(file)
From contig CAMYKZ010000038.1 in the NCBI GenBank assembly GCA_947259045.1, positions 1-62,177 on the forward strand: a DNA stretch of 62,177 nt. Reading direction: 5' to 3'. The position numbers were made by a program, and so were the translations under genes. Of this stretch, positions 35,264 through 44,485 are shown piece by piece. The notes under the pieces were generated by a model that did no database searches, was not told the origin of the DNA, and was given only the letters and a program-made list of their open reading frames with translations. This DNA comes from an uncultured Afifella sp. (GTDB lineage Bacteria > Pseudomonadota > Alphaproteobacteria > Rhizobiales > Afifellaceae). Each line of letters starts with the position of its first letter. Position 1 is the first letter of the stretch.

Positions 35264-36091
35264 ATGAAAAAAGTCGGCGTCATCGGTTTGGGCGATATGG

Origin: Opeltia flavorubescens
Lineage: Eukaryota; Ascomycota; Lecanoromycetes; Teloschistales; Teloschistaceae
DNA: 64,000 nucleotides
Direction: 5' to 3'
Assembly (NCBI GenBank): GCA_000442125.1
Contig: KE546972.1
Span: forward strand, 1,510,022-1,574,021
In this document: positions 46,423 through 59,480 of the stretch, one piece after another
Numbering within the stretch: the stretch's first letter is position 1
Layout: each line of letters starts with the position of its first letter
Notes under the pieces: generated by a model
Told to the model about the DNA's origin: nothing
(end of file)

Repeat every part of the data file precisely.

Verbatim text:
From contig CAMYKZ010000038.1 in the NCBI GenBank assembly GCA_947259045.1, positions 1-62,177 on the forward strand: a DNA stretch of 62,177 nt. Reading direction: 5' to 3'. The position numbers were made by a program, and so were the translations under genes. Of this stretch, positions 35,264 through 44,485 are shown piece by piece. The notes under the pieces were generated by a model that did no database searches, was not told the origin of the DNA, and was given only the letters and a program-made list of their open reading frames with translations. This DNA comes from an uncultured Afifella sp. (GTDB lineage Bacteria > Pseudomonadota > Alphaproteobacteria > Rhizobiales > Afifellaceae). Each line of letters starts with the position of its first letter. Position 1 is the first letter of the stretch.

Positions 35264-36091
35264 ATGAAAAAAGTCGGCGTCATCGGTTTGGGCGATATGG

Origin: Opeltia flavorubescens
Lineage: Eukaryota; Ascomycota; Lecanoromycetes; Teloschistales; Teloschistaceae
DNA: 64,000 nucleotides
Direction: 5' to 3'
Assembly (NCBI GenBank): GCA_000442125.1
Contig: KE546972.1
Span: forward strand, 1,510,022-1,574,021
In this document: positions 46,423 through 59,480 of the stretch, one piece after another
Numbering within the stretch: the stretch's first letter is position 1
Layout: each line of letters starts with the position of its first letter
Notes under the pieces: generated by a model
Told to the model about the DNA's origin: nothing